As I drank this beer, writing down my impressions, I also looked at what other people wrote on websites such as Beer Advocate and Rate Beer.  I was surprised at some of the negative reactions, especially on Rate Beer.  Every beer has some reviews that express disappointment, but one reviewer went so far as to say the beer was a "drain pour."  I have to say that the reviewer missed the whole point of the beer, which is to recreate a beer based upon what Thomas Jefferson probably drank during his dinners.  Given that perspective, the beer provides an interesting look at brewing over two hundred years ago and I really liked the beer.

As for pairing this beer, its easy-drinking and light body allow the Monticello Reserve Ale to be paired with just about anything.  However, if you want to continue the historical angle, you should consider pairing the beer with Bouilli (Beef Pot Roast) and Mashed Potatoes and Macaroni and Spinach Bake, both of which are recipes that were served at Monticello.  (Check out The Founding Foodies for the recipes.)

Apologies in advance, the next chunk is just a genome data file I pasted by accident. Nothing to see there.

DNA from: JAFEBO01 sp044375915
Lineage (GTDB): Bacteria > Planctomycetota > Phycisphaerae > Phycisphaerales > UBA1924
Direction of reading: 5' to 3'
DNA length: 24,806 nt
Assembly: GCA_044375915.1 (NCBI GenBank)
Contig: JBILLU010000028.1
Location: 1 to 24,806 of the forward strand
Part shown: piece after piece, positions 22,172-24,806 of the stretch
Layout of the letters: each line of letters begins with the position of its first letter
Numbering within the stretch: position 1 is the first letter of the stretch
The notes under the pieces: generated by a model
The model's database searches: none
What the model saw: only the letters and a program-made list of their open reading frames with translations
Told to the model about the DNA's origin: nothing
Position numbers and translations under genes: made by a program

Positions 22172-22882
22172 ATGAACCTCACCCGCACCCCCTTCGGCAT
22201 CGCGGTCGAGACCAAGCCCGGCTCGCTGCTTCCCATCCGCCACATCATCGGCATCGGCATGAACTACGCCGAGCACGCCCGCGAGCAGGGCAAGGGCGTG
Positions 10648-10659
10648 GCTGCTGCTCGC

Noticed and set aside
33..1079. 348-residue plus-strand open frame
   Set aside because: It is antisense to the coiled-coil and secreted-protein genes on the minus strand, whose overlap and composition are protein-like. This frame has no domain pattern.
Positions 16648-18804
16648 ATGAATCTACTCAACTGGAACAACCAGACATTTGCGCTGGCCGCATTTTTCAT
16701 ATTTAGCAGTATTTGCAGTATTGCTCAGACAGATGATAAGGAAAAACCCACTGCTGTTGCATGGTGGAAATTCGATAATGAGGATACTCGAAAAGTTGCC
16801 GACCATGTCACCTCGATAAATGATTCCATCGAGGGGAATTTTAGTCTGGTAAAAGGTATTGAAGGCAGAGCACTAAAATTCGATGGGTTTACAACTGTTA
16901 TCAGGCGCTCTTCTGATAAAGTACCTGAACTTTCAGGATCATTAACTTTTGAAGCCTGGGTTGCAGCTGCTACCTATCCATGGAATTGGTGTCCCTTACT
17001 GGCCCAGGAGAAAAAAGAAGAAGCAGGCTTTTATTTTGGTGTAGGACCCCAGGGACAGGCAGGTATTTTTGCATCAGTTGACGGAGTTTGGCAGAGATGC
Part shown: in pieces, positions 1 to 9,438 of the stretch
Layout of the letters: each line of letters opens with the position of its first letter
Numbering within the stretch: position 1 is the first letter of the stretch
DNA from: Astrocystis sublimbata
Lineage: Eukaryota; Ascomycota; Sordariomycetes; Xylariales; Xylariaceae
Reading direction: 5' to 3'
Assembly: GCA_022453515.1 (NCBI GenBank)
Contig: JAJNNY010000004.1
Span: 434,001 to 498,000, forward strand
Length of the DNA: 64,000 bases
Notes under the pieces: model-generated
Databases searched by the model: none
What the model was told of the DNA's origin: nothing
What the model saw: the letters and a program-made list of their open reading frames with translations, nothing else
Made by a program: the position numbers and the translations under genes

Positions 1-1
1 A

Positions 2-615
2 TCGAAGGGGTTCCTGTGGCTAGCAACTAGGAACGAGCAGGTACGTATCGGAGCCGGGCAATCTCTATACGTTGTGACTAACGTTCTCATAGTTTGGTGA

For more information about the brewing of beer at Monticello, check out the Monticello Foundation.

Sunday, July 14, 2013

Batali-Style Turkey Thighs with Snap Peas and Agliata

One of my favorite Mario Batali recipes is his Chicken Thighs with Snap Peas and Agliata.  I have made this recipe a couple of times, and, each time it produces very tasty chicken thighs that are a hit with guests.  Recently, I decided to make this dish using turkey thighs rather than chicken thighs.

In theory, turkey thighs should work in the same fashion in chicken thighs.  However, there is one difference, 3 pounds of chicken thighs might be a dozen thighs, while 3 pounds of turkey thighs may be just 2 thighs.  In order to make this recipe work for a group of guests, it is necessary to trim the thighs and cut them into "chicken-thigh" sizes.  Cutting the turkey thighs into smaller pieces also allows for more of the thighs to be covered with the garlicky bread crumb mixture, which is definitely a good thing.  The one thing to remember is that, as you cut the thighs, make sure that the thighs are roughly the same size and shape.  This will help ensure that the thighs cook evenly and together.